Oxycodone and Hydrocodone: Use, Abuse and Treatment.

Oxycodone and hydrocodone, two similar sounding generic prescription drugs, are narcotic pain medications that are being abused at epidemic levels in the United States and Canada. Oxycodone, which is sold under the brand name OxyContin and used in Percocet and Percodan, is a powerful analgesic designed specifically for severe pain disorders. It has highly addictive properties. Hydrocodone, which is an ingredient in Vicodin, is another painkiller that is frequently prescribed for moderate to severe pain for everything from toothaches to backaches. Both medications are subject to abuse and may cause fatal overdose when mixed with alcohol, other drugs or when taken in amounts exceeding recommended dosages. OxyContin is a time-released formula of oxycodone that was introduced in 1995 as a Schedule II drug. It is a synthetic opioid that is very similar to morphine. OxyContin gained national attention in 2003 when conservative radio talk host Rush Limbaugh admitted that he was addicted to it. Since then, detox centers and pain management specialists have focused on helping patients withdraw from…

Continue Reading

Are You or is Someone You Love Abusing Prescription Drugs?

Drug abuse is a very serious and dangerous problem. When many people think of drug abuse, they're picturing illicit drugs like heroin, cocaine or methamphetamine. Another very real form of drug abuse is prescription drug abuse. Prescription drug abuse, to be put simply, is taking a prescription medication that is either not prescribed by a doctor or taken in a way other than prescribed. Prescription drug abuse cuts across a wide segment of the population, from Hollywood celebrities to the kids taking pills from the family medicine cabinet. OxyContin is the prescription drug that receives the most press coverage, but many other drugs that are also being abused. It could almost be said that if a drug is available under prescription, someone has tried to abuse it. Most Abused Drugs and Methods of Abuse These are the three main categories of prescription drugs that are routinely abused: Opioid Painkillers – includes oxycodone (OxyContin), hydrocodone (Vicodin), oxymorphone (Opana) Depressants – includes alprazolam (Xanax), diazepam (Valium) Stimulants – includes amphetamines (Adderall),…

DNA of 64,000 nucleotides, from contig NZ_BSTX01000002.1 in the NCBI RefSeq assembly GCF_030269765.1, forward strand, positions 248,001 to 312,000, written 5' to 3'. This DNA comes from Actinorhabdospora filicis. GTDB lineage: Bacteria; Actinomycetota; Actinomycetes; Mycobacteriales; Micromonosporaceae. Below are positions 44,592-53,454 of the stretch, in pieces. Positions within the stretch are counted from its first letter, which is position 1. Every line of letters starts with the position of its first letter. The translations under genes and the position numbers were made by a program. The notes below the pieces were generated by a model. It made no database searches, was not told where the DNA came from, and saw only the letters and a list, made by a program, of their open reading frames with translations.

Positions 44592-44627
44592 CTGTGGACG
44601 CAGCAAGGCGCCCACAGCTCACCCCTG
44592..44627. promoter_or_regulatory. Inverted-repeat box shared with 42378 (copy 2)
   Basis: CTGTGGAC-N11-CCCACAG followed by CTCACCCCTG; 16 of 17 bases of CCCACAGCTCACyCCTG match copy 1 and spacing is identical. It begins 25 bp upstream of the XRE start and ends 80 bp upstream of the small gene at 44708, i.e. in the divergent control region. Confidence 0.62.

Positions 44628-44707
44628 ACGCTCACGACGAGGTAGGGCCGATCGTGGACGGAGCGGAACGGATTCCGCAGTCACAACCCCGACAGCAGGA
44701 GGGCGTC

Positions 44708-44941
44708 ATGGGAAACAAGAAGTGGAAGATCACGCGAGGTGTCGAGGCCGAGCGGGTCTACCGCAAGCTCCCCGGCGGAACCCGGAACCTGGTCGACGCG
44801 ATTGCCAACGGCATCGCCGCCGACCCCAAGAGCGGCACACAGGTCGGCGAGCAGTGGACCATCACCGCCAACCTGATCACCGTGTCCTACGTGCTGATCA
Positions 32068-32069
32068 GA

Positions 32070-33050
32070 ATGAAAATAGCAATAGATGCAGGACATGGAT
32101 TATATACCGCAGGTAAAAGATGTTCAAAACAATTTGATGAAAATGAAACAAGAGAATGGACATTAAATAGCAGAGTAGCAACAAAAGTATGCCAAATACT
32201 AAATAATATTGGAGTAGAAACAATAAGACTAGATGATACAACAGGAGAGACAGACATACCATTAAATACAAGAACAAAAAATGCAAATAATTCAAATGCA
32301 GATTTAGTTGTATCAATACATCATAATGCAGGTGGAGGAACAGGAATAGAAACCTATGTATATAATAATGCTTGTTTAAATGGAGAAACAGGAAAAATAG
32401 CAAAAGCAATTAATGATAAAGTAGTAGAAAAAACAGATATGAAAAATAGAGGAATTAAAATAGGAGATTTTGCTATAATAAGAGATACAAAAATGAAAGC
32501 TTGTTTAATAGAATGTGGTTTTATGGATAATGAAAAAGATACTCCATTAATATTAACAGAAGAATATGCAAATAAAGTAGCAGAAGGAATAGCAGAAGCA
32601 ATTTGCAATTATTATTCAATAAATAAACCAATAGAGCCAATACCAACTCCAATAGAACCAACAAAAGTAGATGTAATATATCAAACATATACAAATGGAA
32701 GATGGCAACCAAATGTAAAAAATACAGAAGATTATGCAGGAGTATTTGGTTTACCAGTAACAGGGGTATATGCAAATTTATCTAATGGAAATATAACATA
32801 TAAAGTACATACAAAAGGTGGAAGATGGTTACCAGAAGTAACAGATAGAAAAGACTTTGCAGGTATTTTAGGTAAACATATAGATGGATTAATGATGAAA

Continue Reading

Slight Drop in Prescription Drug Abuse among Young Adults

Prescription drug abuse in the U.S. has dropped to the lowest level since 2002, reflecting a crackdown on over-prescribing doctors and black market drug dealers. Prescription drugs are no longer being abused quite as prominently as they once were, especially by young adults. In fact, the abuse of prescription drugs dropped to the lowest level since 2002 . Experts are crediting the drop in drug abuse to crackdowns at federal and state levels on doctors who offer prescriptions for profit and on patients who have obtained drugs by visiting pill mills and doctor shopping. Young adults, who were among the largest group of abusers of prescription drugs, have also showed the greatest drop in abuse. The number of young adults, defined as those between the ages of 18 to 25, who regularly abused prescription drugs went from 1.9 million to 1.7 million, roughly a 14 percent drop. Only 3.6 percent of those abused pain relievers, such as Percocet, or Vicodin. In 2010, 7 million people used pain killers, tranquilizers,…

Continue Reading

New Mexico Drug Problems

Recently in New Mexico the battle against drug related deaths has become more difficult than ever. New Mexico has the highest drug overdose death rate in the entire nation. This high death rate may be partially due to the fact that the state’s funds and attention have been focused on prevention of other substances of abuse. Alcoholism and heroin addiction have haunted the state for years, but the drug of choice by addicted individuals has recently switched to prescription drugs. Awareness activism and law enforcement have lagged behind this trend. In a span just short of 10 years the drug overdose rate has jumped 60% in New Mexico, with the majority being prescription drug related. Prescription drug overdose rates now outnumber that of all other This epidemic in New Mexico is especially worrisome due to the fact that it doesn't affect one small facet of the population. Prescription drug abuse spans socio-economic, race, gender, and age barriers. There seems to be no end in sight. Not only do many…

Continue Reading